- Mary Workman, aged 4, arrived in Saint John aboard the ship "Susan" in 1838
- Robert Workman, aged 3, arrived in Saint John aboard the ship "Susan" in 1838
Workman Settlers in New Zealand in the 19th Century
- John Workman, aged 35, arrived in Wellington, New Zealand aboard the ship "Arawa" in 1884
- Jane Workman, aged 45, arrived in Wellington, New Zealand aboard the ship "Arawa" in 1884
- William Workman, aged 10, arrived in Wellington, New Zealand aboard the ship "Arawa" in 1884
- Ernest Workman, aged 4, arrived in Wellington, New Zealand aboard the ship "Arawa" in 1884
- David Workman (1797-1855), English-born, American pioneer in the Los Angeles area
- Peter Workman, American founder of Workman Publishing Company, an independent publisher of trade books and calendars in 1968
- William Henry Workman (1839-1918), American politician, banker and businessman, 18th Mayor of Los Angeles (1886-1888)
- Shanelle Workman (b. 1978), American actress, best known for playing Sarah "Flash" Roberts on the ABC soap opera One Life to Live
- Harry Hallworth "Hoge" Workman (1899-1972), American Major League Baseball relief pitcher and National Football League player and coach
- Fanny Bullock Workman (1859-1925), American geographer, cartographer, explorer, and mountaineer, one of the first female professional mountaineers who set several women's altitude records, published eight travel books with her husband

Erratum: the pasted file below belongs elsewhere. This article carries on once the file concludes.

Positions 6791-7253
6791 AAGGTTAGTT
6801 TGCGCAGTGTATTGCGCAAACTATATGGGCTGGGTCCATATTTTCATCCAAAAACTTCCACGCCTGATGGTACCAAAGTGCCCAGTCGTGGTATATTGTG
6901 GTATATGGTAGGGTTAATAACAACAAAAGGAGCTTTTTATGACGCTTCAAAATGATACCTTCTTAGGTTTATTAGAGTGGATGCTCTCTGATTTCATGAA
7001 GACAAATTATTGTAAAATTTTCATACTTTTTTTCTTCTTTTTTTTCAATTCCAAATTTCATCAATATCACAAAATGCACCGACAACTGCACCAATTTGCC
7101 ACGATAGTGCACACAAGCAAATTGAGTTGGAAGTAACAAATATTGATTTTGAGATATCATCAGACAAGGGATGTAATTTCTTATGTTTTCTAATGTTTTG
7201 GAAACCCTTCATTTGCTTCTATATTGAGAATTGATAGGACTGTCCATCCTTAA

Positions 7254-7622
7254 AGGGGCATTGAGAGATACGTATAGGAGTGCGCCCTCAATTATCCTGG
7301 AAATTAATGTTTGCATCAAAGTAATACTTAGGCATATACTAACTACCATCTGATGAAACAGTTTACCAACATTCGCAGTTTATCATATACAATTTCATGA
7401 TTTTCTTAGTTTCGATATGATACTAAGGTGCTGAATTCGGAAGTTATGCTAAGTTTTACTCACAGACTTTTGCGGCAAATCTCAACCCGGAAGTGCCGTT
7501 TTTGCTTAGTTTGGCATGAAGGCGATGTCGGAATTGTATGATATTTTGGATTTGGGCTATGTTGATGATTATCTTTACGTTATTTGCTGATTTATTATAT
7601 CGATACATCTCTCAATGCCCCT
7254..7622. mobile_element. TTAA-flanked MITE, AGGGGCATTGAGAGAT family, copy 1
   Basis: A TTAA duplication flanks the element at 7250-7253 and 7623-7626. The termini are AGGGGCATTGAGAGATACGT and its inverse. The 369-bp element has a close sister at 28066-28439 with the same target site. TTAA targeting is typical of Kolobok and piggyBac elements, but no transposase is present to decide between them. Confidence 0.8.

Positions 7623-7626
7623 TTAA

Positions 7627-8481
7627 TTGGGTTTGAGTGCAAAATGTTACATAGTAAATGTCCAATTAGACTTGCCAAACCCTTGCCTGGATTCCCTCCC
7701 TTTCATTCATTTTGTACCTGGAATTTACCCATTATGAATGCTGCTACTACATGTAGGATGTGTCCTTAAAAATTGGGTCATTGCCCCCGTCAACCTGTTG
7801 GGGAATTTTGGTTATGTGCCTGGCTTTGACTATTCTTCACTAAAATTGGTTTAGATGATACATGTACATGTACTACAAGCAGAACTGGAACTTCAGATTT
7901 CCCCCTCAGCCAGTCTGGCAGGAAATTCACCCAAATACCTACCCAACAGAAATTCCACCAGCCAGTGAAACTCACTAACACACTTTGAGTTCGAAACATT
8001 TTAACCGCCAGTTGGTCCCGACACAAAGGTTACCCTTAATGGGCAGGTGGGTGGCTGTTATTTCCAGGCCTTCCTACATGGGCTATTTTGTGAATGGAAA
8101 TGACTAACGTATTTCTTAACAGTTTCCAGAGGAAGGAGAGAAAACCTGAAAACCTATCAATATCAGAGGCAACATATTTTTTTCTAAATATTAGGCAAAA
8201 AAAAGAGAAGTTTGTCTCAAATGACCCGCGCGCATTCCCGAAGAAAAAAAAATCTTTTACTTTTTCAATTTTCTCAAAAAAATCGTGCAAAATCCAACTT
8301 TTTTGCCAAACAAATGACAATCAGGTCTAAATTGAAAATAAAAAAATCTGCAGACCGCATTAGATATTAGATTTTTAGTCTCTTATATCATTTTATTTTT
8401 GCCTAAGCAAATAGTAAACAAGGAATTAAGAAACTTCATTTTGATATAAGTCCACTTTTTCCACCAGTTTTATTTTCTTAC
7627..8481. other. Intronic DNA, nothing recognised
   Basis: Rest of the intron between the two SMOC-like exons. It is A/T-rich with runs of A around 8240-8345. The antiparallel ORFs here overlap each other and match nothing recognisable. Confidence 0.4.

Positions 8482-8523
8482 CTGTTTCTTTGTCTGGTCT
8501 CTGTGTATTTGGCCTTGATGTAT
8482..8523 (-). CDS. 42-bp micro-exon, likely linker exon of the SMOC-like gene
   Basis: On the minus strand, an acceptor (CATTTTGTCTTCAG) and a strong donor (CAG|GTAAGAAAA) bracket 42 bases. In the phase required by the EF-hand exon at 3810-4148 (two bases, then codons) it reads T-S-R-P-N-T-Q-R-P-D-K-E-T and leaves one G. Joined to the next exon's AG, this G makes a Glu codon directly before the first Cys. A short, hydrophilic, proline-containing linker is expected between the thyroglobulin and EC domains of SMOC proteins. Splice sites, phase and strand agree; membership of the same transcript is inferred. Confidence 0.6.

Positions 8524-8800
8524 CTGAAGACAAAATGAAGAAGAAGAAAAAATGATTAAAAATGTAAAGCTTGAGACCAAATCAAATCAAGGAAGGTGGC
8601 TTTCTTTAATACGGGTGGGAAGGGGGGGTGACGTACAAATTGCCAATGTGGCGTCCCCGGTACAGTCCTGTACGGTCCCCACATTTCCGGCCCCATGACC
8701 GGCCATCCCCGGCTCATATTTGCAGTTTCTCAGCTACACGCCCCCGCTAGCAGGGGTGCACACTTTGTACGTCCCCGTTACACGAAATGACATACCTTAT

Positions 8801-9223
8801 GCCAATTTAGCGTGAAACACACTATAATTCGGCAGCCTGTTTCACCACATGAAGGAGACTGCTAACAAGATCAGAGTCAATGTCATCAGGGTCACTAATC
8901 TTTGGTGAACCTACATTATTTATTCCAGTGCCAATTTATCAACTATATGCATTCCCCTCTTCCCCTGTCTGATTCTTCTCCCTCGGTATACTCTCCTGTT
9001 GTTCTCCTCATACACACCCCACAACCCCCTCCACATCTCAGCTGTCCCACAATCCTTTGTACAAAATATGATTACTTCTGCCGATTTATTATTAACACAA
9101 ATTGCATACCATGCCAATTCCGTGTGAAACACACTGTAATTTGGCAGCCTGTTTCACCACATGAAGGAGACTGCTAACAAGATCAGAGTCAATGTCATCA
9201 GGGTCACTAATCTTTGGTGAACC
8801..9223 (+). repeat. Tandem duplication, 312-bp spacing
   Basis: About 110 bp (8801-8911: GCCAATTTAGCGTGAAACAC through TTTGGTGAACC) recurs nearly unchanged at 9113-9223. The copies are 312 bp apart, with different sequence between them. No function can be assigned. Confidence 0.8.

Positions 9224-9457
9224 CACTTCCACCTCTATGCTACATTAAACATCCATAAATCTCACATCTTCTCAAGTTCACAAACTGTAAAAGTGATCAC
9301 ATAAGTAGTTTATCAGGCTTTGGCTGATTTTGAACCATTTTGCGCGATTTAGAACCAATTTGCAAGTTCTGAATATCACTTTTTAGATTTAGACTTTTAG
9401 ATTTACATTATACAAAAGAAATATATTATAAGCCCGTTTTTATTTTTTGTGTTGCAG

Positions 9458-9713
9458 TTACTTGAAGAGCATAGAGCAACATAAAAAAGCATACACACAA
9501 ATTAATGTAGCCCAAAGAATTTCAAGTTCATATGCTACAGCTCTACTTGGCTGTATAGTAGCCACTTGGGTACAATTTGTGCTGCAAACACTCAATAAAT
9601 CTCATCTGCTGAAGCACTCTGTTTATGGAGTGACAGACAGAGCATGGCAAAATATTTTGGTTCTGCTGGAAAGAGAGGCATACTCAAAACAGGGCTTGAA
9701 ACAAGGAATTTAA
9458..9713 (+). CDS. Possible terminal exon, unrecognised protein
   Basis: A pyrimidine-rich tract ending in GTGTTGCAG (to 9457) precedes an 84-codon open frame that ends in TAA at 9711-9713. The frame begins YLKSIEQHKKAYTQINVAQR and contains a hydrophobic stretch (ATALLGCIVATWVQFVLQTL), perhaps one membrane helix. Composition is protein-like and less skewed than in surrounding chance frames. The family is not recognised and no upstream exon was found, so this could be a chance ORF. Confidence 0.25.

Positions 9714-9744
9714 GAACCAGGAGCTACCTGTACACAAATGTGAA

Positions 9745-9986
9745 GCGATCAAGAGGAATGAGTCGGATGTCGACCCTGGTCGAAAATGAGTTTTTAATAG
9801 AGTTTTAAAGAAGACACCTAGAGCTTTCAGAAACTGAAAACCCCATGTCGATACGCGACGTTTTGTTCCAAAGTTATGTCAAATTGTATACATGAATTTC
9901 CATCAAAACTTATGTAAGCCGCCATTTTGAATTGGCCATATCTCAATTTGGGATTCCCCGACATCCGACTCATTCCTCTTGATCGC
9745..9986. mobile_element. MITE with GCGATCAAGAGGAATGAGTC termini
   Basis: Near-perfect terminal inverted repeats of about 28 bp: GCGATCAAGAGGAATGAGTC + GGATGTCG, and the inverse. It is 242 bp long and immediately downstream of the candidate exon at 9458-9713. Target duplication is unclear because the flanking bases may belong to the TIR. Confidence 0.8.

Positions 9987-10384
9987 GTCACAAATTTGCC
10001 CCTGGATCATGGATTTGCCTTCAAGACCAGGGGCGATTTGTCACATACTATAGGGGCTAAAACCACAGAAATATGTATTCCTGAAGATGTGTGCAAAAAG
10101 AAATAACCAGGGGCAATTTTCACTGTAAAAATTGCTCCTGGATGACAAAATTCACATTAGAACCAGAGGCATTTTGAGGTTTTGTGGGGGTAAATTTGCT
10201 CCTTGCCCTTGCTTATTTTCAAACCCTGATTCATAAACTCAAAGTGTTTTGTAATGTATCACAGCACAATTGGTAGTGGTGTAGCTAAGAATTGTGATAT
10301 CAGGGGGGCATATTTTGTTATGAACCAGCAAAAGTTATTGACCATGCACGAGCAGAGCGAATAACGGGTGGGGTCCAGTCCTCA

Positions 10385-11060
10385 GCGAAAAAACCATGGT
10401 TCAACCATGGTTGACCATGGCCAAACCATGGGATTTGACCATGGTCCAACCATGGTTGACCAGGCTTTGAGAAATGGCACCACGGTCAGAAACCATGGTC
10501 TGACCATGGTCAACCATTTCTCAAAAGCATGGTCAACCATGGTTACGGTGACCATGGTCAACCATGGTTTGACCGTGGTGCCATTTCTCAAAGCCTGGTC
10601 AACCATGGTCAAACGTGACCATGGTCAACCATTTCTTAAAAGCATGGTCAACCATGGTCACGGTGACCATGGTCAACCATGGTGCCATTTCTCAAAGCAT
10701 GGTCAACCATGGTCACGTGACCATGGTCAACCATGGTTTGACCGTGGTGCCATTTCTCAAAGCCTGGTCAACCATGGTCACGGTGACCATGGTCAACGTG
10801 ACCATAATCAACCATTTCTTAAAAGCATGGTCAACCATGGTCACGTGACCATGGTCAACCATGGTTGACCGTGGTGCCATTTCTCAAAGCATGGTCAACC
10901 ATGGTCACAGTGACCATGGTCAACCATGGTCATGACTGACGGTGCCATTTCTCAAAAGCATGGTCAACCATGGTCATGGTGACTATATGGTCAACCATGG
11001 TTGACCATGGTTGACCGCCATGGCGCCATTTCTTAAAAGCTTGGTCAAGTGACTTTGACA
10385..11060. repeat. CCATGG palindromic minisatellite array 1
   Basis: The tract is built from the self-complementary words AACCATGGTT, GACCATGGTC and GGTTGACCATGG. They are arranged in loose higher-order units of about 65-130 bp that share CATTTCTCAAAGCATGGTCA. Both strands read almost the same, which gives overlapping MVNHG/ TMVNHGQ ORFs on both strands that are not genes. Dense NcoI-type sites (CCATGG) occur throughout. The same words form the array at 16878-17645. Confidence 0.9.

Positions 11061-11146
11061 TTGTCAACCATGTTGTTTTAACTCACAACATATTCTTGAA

- Brandon Carlin Workman (b. 1988), American Major League Baseball pitcher with the Boston Red Sox
- Andrew Boyle Workman (1868-1942), American politician and businessman, President of the Los Angeles City Council (1919 to 1927)
- Haywoode Wilvon Workman (b. 1966), retired American NBA basketball player
- Lyle Workman, American guitarist, composer, session musician and music producer
- Some Branches of the Workman Tree by Ralph Hall Sayre.
- Workman Family History by Thelma C. Anderson.
- Browne, James. The History of Scotland it's Highlands, Regiments and Clans 8 Volumes. Edinburgh: Francis A Niccolls & Co, 1909. Print.
- Leeson, Francis L. Dictionary of British Peerages. Baltimore: Genealogical Publishing, 1986. Print. (ISBN 0-8063-1121-5).
- Fulton, Alexander. Scotland and Her Tartans: The Romantic Heritage of the Scottish Clans and Families. Godalming: Bramley, 1991. Print. (ISBN 0-86283-880-0).
- Warner, Philip Warner. Famous Scottish Battles. New York: Barnes and Noble, 1996. Print. (ISBN 0-76070-004-4).
- Bain, Robert. The Clans and Tartans of Scotland. Glasgow & London: Collins, 1968. Print. (ISBN 000411117-6).
- Dorward, David. Scottish Surnames. Glasgow: Harper Collins, 1995. Print.
- Crozier, William Armstrong Edition. Crozier's General Armory A Registry of American Families Entitled to Coat Armor. New York: Fox, Duffield, 1904. Print.
- Donaldson, Gordon and Robert S. Morpeth. Who's Who In Scotish History. Wales: Welsh Academic Press, 1996. Print. (ISBN 186057-0054).
- Hinde, Thomas Ed. The Domesday Book England's Heritage Then and Now. Surrey: Colour Library Books, 1995. Print. (ISBN 1-85833-440-3).
- Martine, Roddy, Roderick Martine and Don Pottinger. Scottish Clan and Family Names Their Arms, Origins and Tartans. Edinburgh: Mainstream, 1992. Print.
The Workman Family Crest was acquired from the Houseofnames.com archives. The Workman Family Crest was drawn according to heraldic standards based on published blazons. We generally include the oldest published family crest once associated with each surname.
This page was last modified on 27 January 2016 at 19:27.